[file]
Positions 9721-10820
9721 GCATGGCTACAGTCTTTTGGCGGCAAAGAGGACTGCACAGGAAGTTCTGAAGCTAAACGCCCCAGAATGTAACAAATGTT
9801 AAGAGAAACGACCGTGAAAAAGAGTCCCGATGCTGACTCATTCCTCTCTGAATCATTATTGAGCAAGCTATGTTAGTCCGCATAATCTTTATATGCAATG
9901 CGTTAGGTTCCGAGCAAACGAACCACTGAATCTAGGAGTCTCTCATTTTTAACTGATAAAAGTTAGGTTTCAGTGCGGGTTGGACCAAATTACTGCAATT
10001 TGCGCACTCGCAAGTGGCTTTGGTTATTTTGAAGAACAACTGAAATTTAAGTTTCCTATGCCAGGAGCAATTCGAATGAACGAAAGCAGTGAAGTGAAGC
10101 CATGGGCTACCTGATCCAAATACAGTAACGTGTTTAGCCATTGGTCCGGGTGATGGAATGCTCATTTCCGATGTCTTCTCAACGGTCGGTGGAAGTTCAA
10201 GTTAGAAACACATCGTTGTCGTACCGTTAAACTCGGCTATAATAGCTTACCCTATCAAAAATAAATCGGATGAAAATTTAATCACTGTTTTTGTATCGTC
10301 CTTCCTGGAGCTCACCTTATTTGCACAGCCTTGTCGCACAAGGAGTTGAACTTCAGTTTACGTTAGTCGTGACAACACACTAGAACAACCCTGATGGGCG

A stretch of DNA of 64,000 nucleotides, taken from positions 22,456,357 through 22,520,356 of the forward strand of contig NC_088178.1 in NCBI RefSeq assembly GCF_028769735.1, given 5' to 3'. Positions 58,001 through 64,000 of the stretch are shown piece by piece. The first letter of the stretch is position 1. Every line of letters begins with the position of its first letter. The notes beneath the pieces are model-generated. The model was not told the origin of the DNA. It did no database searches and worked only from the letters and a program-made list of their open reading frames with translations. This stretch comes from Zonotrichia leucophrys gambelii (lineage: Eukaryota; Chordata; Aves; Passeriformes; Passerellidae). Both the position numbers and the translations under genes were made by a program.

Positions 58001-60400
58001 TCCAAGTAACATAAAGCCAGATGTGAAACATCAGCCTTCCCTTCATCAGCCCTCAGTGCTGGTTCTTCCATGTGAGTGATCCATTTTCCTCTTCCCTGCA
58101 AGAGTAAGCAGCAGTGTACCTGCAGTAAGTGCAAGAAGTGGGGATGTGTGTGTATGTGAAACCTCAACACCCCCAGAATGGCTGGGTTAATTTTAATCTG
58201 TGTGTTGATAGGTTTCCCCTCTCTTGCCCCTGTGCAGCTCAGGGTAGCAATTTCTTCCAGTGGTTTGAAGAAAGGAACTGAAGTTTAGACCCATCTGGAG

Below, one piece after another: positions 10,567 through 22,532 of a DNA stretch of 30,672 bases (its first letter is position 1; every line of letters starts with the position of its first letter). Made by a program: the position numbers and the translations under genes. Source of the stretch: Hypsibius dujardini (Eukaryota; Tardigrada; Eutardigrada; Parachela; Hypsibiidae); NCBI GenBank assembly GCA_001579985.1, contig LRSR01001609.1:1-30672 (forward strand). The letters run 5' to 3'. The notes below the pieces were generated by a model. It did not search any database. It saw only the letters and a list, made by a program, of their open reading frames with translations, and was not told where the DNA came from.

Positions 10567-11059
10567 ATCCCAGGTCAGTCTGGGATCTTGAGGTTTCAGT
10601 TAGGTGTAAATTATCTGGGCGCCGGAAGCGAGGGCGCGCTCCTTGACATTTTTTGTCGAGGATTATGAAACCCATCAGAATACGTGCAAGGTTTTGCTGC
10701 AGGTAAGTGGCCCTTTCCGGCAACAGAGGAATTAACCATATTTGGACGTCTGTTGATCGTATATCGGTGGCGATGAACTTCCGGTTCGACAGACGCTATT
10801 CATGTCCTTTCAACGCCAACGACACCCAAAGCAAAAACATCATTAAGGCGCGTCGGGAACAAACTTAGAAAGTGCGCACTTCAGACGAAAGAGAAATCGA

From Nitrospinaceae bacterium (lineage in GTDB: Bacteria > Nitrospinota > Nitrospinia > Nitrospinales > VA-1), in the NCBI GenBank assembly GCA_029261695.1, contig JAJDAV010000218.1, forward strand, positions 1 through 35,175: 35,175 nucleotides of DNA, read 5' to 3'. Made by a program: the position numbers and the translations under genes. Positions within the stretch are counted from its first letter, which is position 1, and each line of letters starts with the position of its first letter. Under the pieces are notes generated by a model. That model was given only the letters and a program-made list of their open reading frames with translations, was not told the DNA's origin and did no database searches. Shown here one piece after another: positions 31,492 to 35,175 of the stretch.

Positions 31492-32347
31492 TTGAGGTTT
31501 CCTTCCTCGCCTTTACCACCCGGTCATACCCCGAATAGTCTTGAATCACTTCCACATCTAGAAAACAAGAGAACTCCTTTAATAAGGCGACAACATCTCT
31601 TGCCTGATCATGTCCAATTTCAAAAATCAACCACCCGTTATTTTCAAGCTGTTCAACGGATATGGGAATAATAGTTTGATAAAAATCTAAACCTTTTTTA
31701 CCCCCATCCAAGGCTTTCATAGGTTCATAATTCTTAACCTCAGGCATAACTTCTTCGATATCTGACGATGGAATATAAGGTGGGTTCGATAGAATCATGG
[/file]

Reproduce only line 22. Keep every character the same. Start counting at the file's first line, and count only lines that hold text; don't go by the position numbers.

31492 TTGAGGTTT